In 2019, the deputy director of the Police Force, Óscar Jiménez, told me that the police had cases in which people “are calling the police two or three times a week.” But they only act to intervene in a violent dispute, or if they have to protect a victim with a restraining order. The fact is that the officers also know that those same victims often get back together with their perpetrators, according to Jiménez. What else can they do?
The Public Force was alerted to three incidents of domestic violence at Hellen Abarca’s home between January and February 2018. Hellen began seeing her partner in December of the previous year. This means that it took this man two months to move from abuse to femicide.
Rosibel Barahona, of the National Women’s Institute (INAMU), told me that the district of Puerto Jiménez “is a place where machismo is overflowing 100%” and that “the community is great at passing judgment. They say that the victim is used to violence. The neighbors do not believe that it’s actually happening.” Screams and shouts are heard, but these perceptions are not yet quantifiable indicators.
According to the Planning Ministry,the Brunca region has the highest unemployment rate in the country and the highest percentage of households in poverty.
“The issue of unemployment is a trigger for violence in these large families,” Officer Jiménez explained. “The man is the provider and when people are unemployed or have a difficult economic situation, they begin to chafe. That is almost always combined with alcohol as a safety valve. That, plus the frustration, results in a violent situation.”
On the one hand, drinking alcohol is a normal, even admired trait in Golfito’s men, associated with happiness. On the other hand, women depend economically on men in a place where the few job opportunities are shops and services, fishmongers who struggle during fishing bans, a University of Costa Rica campus, the pier and Depósito Libre de Golfito, a tax-free mall that is less successful than ever during the COVID-19 pandemic.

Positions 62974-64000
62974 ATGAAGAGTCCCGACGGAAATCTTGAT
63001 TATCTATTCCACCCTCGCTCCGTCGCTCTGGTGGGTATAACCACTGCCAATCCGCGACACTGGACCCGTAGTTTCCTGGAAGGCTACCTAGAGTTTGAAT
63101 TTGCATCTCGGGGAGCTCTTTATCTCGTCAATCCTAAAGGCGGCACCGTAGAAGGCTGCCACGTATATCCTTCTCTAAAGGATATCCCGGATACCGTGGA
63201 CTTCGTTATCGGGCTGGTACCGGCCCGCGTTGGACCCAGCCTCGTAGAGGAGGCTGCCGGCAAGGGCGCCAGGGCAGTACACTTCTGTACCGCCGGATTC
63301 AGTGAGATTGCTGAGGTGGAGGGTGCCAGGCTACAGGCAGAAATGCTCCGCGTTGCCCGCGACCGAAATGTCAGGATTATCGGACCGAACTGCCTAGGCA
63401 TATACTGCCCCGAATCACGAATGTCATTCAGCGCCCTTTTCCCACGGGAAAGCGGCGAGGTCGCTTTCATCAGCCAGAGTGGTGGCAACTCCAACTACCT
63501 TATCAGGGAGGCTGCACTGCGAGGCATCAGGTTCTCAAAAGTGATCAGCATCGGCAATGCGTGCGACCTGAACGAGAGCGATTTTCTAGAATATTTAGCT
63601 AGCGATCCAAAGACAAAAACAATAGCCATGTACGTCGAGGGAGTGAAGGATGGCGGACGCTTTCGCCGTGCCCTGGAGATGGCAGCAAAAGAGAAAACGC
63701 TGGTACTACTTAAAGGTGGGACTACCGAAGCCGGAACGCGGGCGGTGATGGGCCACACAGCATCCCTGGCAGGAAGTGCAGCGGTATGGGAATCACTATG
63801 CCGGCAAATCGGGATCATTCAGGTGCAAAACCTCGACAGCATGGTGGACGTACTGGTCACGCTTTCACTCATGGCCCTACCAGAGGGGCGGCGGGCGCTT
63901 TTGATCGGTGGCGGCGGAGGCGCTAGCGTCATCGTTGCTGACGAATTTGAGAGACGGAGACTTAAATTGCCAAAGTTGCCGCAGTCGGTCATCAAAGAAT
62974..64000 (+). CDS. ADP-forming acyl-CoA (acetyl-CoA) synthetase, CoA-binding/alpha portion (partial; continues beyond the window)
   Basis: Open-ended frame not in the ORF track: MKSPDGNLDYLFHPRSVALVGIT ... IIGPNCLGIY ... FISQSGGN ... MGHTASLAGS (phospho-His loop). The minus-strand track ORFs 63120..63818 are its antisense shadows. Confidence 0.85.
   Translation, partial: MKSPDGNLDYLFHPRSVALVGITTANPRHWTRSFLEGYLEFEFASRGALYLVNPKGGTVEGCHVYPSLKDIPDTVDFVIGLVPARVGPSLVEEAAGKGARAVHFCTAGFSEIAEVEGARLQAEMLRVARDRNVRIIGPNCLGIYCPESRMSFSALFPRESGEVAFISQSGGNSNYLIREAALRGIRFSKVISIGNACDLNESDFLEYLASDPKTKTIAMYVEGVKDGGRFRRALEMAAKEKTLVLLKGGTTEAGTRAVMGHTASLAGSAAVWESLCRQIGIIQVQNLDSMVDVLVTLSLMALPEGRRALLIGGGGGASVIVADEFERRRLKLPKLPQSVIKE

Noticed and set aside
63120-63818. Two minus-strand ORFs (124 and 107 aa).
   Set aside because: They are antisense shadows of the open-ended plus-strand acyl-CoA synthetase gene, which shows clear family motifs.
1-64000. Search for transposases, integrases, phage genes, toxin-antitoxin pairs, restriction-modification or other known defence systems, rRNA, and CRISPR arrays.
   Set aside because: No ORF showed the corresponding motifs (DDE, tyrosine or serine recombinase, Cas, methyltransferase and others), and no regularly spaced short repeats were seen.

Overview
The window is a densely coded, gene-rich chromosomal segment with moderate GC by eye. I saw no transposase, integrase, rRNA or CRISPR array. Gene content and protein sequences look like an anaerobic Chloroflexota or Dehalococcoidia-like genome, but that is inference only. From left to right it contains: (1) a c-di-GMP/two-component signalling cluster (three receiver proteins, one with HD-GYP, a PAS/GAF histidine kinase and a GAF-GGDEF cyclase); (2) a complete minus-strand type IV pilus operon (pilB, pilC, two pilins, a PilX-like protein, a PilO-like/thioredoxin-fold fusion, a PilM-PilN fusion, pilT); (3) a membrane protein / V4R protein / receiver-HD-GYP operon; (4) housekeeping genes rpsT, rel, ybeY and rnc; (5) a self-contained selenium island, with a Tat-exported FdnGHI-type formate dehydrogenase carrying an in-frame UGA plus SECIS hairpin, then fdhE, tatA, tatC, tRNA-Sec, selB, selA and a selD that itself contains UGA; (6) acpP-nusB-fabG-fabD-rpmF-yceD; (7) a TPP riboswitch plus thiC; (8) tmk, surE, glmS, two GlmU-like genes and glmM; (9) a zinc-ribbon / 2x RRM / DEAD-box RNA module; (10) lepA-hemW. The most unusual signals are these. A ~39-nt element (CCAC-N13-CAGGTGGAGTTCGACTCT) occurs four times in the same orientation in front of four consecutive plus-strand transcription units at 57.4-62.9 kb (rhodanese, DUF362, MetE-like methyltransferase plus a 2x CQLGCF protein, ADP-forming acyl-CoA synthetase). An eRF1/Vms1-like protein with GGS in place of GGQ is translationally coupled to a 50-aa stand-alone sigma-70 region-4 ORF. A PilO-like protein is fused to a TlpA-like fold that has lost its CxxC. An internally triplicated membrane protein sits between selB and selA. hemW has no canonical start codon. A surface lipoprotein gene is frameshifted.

It was there, at the Depósito, that the police apprehended Rony Zúñiga on Tuesday, March 26th, 2019. About 12 kilometers northwest of the Pindeco neighborhood in La Mona. He’d run all the way there, fleeing through the jungle, which grows just meters further down the only road that leads to Golfito.
I often think about how I knew this place as a child, as a tourist; back then, it had recently been hit by the departure of the United Fruit Company, the banana industry being one of the great foundational activities of the canton of Puntarenas. I think about how I saw it on this last trip, so disconnected from the rest of the country. How I saw life diminished and cornered by nature.
The night before the funeral, I was in a small restaurant on Cacao Beach. I was reviewing my notes in preparation for my interview with Heisel Badilla’s mother. I had read the articles, heard the stories, and interviewed various locals.
The owner of the restaurant, a warm, dark-haired woman, joked with me and another diner. As the sun went down, we discussed Heisel’s death. She seemed very sad to me: it says that in my notebook. She told us about Rony’s mother, a well-known woman, loved by her neighbors. Then I heard it—that chilling doubt, the one that lurks in the depths of sexist prejudice.
“He was very skinny. She was bigger than he was. How did that girl let herself be killed?”
First in a three-part series of femicide in Costa Rica, part of our February edition, “Women, Not Numbers.” Next Friday: what do the data on violence against women in Costa Rica tell us, and what do they leave out? We thank photojournalists Michaela Chesin, who also took the featured image for this piece, and Alexander Villegas, for donating their photographs for this special report.